65 countries have now ratified the Kigali Amendment to the Montreal Protocol, which will enter into force on 1 January 2019.
Mount Fuji in Japan.
On 18 December, Japan ratified the global phasedown of HFCs known as the Kigali Amendment to the Montreal Protocol, according to the Amendment's Open Climate Data website.
As 2018 comes to a close, a total of sixty-five signatories have now ratified Kigali and committed to phasing down HFCs. The Kigali Amendment will enter into force on 1 January 2019, having been ratified by the required 20 parties at the end of 2017.
The Amendment sees developed countries take the lead on phasing down HFCs, starting with a 10% reduction in 2019 and delivering an 85% cut in 2036 (compared to a 2011-2013 baseline).
The ratification by Japan (a developed country) coincides with the announcement by the Japanese government that it had renewed its subsidy program for natural refrigerant installations in FY2019.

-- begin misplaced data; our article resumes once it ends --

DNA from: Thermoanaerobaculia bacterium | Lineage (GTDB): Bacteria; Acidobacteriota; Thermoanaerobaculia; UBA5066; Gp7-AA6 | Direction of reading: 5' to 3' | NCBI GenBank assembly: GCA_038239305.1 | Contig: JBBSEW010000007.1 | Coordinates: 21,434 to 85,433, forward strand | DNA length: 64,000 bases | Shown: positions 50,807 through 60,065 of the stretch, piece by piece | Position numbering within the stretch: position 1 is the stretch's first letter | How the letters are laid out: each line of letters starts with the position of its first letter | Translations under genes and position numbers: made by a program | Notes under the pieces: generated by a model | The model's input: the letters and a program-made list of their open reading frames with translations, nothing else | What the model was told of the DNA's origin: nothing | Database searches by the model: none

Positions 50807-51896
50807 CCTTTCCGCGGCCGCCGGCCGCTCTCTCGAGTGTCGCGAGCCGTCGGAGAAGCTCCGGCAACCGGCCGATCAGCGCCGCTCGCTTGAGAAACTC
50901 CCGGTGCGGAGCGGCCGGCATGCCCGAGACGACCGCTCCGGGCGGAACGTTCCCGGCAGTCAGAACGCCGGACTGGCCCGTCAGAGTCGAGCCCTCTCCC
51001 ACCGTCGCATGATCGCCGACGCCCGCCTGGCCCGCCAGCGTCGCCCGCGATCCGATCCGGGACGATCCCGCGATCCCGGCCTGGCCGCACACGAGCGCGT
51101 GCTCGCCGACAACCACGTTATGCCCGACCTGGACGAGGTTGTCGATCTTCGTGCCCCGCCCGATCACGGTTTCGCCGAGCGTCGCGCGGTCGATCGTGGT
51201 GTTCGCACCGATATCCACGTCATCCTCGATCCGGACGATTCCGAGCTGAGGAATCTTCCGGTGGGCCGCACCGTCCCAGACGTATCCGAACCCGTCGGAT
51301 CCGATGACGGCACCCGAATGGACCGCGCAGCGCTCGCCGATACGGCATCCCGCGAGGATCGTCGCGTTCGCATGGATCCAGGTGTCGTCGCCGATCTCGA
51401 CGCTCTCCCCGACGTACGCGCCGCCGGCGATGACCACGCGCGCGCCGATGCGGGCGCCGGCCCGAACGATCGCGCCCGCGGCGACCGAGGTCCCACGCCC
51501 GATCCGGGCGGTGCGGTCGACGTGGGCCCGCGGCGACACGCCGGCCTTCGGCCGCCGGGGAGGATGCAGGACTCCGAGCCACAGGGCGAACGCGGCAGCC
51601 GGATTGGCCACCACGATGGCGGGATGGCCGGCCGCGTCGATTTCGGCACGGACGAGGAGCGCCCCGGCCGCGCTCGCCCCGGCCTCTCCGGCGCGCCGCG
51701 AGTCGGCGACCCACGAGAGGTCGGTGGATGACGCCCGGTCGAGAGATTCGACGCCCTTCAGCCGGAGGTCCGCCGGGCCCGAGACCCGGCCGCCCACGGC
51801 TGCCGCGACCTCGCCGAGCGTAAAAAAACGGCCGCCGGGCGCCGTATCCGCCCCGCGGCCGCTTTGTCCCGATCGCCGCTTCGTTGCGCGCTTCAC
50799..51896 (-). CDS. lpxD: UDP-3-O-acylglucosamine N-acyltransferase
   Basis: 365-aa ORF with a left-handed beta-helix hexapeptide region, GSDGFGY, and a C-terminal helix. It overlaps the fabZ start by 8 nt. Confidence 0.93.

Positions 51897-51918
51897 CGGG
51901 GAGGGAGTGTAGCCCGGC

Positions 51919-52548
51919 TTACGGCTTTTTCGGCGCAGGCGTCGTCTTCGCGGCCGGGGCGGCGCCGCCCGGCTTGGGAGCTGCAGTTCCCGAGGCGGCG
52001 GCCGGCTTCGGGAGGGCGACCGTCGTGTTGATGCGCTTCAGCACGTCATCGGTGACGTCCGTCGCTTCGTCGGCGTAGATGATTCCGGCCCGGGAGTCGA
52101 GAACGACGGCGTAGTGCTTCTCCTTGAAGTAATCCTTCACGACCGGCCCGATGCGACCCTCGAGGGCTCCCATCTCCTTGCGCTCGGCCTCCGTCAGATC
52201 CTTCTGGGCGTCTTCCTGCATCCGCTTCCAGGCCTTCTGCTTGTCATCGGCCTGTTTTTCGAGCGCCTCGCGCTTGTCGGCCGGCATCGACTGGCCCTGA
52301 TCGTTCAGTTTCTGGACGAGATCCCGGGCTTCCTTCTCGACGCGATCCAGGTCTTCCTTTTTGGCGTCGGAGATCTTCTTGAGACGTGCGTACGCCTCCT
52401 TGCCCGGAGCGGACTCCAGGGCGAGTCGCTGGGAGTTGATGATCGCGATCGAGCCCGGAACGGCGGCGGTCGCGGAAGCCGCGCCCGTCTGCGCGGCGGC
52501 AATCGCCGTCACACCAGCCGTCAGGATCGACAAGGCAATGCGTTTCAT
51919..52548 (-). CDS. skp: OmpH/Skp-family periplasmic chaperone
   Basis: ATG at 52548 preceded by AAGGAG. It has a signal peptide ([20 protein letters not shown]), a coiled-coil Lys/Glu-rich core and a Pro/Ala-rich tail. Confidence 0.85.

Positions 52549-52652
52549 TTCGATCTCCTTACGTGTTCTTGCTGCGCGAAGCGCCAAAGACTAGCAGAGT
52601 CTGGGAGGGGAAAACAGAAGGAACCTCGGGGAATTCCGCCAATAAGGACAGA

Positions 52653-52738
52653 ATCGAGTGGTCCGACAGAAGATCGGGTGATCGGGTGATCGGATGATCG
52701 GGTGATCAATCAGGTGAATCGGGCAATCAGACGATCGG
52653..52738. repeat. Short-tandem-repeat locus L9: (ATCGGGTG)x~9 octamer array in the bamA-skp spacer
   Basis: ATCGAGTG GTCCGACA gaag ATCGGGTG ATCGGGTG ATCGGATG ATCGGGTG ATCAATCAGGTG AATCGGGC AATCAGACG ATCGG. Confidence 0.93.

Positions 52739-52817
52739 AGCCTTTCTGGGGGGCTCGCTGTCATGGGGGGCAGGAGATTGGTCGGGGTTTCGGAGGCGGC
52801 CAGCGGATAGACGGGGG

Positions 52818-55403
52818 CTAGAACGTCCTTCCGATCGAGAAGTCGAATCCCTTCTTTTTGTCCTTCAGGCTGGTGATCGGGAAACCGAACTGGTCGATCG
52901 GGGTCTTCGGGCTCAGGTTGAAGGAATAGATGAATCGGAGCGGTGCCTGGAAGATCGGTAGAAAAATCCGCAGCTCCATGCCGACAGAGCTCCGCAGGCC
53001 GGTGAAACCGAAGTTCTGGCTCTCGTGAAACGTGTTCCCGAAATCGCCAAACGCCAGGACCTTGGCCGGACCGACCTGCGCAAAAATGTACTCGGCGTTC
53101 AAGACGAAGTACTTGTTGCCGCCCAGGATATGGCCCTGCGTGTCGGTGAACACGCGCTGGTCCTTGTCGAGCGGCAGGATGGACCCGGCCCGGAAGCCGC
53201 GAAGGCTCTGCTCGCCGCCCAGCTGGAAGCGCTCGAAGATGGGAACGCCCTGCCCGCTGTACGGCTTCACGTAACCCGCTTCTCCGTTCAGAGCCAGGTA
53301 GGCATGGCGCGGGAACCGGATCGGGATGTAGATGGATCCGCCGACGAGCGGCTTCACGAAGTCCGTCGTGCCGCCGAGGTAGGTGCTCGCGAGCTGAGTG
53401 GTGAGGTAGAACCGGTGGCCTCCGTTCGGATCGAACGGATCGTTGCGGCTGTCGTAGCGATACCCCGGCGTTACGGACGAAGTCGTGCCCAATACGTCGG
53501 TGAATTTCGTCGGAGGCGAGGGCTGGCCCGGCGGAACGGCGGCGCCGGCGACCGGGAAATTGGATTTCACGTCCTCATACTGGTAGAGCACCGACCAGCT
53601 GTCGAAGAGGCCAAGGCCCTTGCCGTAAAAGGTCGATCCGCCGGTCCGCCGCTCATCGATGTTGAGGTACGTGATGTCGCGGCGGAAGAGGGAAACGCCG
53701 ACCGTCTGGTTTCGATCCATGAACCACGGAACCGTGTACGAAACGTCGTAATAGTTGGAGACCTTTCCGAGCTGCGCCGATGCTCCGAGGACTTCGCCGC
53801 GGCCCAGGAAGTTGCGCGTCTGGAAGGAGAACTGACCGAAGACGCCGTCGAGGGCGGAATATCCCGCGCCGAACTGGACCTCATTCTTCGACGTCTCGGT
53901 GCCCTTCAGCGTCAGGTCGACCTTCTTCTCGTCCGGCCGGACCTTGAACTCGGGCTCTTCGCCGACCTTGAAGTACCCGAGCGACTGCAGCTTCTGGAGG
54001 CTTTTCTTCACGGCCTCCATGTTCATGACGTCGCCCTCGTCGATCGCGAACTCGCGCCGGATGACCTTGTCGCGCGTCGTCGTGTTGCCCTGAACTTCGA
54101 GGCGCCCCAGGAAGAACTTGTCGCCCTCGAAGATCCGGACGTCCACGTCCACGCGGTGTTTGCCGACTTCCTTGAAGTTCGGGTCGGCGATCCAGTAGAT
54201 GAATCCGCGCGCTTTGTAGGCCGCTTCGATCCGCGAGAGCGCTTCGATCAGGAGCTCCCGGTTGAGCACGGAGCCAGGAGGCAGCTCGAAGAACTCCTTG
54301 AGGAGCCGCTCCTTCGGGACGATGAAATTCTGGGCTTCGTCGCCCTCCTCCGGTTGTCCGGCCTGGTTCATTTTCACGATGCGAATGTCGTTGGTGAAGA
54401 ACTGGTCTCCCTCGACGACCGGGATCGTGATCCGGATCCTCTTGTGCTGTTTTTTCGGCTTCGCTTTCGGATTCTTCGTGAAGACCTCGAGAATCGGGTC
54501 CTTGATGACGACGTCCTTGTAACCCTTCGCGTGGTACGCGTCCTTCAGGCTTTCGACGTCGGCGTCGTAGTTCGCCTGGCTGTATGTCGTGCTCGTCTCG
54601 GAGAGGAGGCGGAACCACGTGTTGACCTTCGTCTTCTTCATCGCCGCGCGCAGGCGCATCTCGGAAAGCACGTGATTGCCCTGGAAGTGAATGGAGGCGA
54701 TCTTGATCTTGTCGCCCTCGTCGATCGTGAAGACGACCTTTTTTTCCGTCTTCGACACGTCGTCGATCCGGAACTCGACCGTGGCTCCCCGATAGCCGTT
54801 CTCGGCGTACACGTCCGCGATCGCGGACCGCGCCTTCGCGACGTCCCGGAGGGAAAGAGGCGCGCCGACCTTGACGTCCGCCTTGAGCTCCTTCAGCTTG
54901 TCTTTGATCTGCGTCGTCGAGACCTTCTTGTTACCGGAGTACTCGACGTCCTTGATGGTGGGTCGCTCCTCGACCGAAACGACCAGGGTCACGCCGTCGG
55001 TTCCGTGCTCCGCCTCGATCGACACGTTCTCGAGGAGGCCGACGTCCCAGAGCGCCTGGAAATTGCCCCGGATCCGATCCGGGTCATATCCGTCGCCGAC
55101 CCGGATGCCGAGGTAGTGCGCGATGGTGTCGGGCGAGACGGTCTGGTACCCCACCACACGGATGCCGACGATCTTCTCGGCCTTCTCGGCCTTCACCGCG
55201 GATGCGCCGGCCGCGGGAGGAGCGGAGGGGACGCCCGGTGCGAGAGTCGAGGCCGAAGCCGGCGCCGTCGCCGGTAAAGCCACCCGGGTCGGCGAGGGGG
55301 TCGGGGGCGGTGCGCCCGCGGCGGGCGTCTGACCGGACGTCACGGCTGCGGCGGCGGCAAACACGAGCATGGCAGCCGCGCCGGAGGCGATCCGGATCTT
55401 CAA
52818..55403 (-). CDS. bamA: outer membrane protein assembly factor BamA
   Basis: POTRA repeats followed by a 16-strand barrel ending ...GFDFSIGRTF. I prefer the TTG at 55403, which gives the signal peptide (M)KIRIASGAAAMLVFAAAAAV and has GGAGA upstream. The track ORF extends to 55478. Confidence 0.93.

On 21 December, the Japanese Ministry of the Environment confirmed the budget for natural refrigerant subsidies at ¥7.4 billion (€58 million) for the 2019 financial year (FY2019).
The sum exceeds the ¥6.4 billion (€47 million) budgeted for FY2018.
Following in Japan's footsteps, Nigeria also ratified Kigali on 20 December.
Japan's Ministry of Economy, Trade and Industry and the Ministry of the Environment are scheduled to speak on phasing down HFCs at the upcoming ATMOsphere Japan 2019 conference, which will be held in Tokyo on 12 February 2019. See the latest programme here.